1950 Hudson Commodore Sedan
When Hudson introduced the Step Down Design it was a breakthrough
for American automobiles. The unibody construction provided a sleek
outline, greater body rigidity, increased interior space and a
lower center of mass than other cars of the era. These cars were
known as stepdowns because the floor of the cabin was welded to the
bottom side of frame rails so to enter the car one stepped over the
frame and down into the car.
For consignment a low slung aerodynamic bullet if you will in the
form of a 1950 Hudson Commodore. Everywhere you look there are all
curved lines and rounded over surfaces for this beautifully
designed car. Adorned with all the proper trimmings, plenty of
stainless moldings on the side, a big exterior metal sun visor and
of course that sleek extruded look from head to toe.
Rounded steel panels are all draped in maroon paint and looking
good with the gap minding and overall condition of the paint. A big
grille leads the way and has a massive bumper below showing some
wear and slight rust starting. A bulbous hood melts seamlessly into
the front fenders which make their way rearward forming dual
aerodynamic shaped doors and corresponding curved windows just
above. A large steel visor shades the windscreen and sports a
chrome trimmed edge. Accentuating the line of this car are some
stainless trimmings on either side. These highlight the curves of
the car, with a finale in back of the rounded trunk and rear of
this vehicle. On back a round split rear glass, two large chrome
bezel taillights in lantern format and a big badge for the mid of
the trunk lid. A bumper below is showing some pitting and slight
dulling. A shout out to the wonderful design, right down to the
door handles which are futuristic and have a shiny panel behind the
actual handle. A bit of paint peeling is on the top, but the
remainder of the car is nicely preserved with regards to the
And now for something completely different, we see door panels that
have a deep inset stitched triangular pattern tan vinyl which
houses the door actuator and window crank as well as the blue vinyl
covered armrest. A deep sill midway into this panel we can see a
stainless pane with a built-in ashtray. The lower part of the door
is a darker green vinyl panel and the window sills are painted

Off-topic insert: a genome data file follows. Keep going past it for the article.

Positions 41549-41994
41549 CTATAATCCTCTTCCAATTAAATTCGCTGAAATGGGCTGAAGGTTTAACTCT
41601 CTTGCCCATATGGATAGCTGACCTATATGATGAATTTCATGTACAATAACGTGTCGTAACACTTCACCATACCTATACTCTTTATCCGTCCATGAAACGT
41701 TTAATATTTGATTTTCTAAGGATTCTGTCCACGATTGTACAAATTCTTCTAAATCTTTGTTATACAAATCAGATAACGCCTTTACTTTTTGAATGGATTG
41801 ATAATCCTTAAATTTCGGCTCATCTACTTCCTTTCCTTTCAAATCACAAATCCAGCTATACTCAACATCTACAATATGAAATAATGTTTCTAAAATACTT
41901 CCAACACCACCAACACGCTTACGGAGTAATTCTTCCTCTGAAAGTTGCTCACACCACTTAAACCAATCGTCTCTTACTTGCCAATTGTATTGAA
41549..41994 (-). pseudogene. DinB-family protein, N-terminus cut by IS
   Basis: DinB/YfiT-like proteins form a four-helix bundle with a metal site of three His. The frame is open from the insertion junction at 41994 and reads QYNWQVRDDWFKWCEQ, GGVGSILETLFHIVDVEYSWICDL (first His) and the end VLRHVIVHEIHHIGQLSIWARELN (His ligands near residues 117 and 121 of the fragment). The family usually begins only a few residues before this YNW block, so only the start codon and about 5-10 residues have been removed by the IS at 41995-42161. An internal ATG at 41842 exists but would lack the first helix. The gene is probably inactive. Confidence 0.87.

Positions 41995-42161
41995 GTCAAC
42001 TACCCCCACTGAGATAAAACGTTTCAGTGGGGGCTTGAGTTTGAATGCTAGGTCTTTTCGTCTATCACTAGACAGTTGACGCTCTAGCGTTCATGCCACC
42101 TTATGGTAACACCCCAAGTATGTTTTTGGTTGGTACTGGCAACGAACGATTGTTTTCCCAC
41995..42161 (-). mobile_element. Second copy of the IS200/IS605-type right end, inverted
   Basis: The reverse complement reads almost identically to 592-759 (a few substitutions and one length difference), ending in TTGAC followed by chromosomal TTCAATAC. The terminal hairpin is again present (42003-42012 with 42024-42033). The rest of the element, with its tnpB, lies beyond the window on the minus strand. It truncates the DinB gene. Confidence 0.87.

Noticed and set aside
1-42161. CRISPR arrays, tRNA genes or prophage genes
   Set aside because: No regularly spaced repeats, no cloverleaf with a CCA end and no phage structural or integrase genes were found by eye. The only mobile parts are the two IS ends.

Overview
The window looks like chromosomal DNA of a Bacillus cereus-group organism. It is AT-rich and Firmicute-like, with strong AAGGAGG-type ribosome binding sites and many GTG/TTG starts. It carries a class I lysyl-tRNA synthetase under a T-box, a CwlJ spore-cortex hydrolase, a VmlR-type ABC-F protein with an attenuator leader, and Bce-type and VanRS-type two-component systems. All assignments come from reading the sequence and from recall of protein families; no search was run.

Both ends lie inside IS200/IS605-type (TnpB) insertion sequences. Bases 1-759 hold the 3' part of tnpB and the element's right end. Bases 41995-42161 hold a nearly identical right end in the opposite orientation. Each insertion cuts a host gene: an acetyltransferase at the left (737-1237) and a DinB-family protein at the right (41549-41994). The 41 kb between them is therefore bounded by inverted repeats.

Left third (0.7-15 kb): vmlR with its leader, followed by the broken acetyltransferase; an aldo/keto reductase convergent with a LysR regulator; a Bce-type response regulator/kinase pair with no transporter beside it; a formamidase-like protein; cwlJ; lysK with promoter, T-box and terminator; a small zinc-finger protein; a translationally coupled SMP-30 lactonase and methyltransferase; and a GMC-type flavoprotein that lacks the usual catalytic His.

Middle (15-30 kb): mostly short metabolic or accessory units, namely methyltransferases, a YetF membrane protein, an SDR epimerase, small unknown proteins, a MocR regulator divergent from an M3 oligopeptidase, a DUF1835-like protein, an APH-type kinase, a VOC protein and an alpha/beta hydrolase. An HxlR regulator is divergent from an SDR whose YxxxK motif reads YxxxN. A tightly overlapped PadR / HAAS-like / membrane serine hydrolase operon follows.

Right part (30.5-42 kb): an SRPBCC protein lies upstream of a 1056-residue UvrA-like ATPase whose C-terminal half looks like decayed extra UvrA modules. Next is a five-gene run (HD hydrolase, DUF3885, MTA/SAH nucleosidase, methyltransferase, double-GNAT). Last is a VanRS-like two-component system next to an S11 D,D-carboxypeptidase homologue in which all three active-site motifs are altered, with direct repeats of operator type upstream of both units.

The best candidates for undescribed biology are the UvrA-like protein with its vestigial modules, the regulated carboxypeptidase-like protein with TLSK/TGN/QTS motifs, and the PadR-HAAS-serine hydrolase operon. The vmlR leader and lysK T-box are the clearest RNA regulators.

white but show surface rust. Inside seating is showing some striped
broadcloth which is fairly well worn, showing tears, repairs and
some of the padding is showing on the front seat. In back another
bench is noted with less damage, but nonetheless still needs
repairing. Upfront is a very nice survivor dash believed to be
unrestored and look nice. Typical of Hudson's theory on design, the
gauge cluster is located in the center panel, along with the radio,
another ashtray, and a clock both round and black faced with white
numerals and pointers. Nice horizontal ribs add texture to this
dash and this panel is inset into a full metal dash top and bottom
painted in green. An original steering wheel is fronting this dash
and in front of the wheel is merely an oil and temp gauge where the
speedometer would be located normally. A nice tight mohair
headliner is above showing some staining and below the floors are
flooded with black low pile indoor outdoor like carpeting.
Under the hood, within the unrestored engine bay sits a 254.5ci
inline 8-cylinder engine. It is fed by a 1-barrel carburetor, and
there is a 3-speed manual transmission on the back. The rear axle
weighs in at 4.10 for the gear ratio. Plenty of patina, some rust
and dirt abound under this hood, along with a massive air filter
system prior to the carburetor.
Suspension is independent coil springs, and leaf springs and brakes
are drums all around. Heavy black undercoating is peppered with
rust spots and there is some invasive rust within the rear unibody
framing area. We can also note this car leaks some oil from the
engine's bottom end.
This car starts, runs fairly smoothly, and has nice acceleration.
One can shift through the gears easily and braking is sufficient.
It tends to lumber around curves, but it looks great doing it! All
functions were operational during our test drive.
A step down design unibody car with some rust within the vicinity
of the back of the car. Paint is good with just a few spots of
concern, and trimmings are shiny and show some pitting and
beginnings of rust on the chrome plating. Fair to good condition
for this example of the 1950 Commodore and the forward thinking
designers at Hudson.
Classic Auto Mall is a 336,000-square foot classic and special
interest automobile showroom, featuring over 600 vehicles for sale
with showroom space for up to 1,000 vehicles. Also, a 400 vehicle
barn find collection is on display.
This vehicle is located in our showroom in Morgantown,
Pennsylvania, conveniently located just 1-hour west of Philadelphia
on the I-76 Pennsylvania Turnpike. The website is
www.classicautomall.com and our phone number is (888) 227-0914.
Please contact us anytime for more information or to come see the
vehicle in person.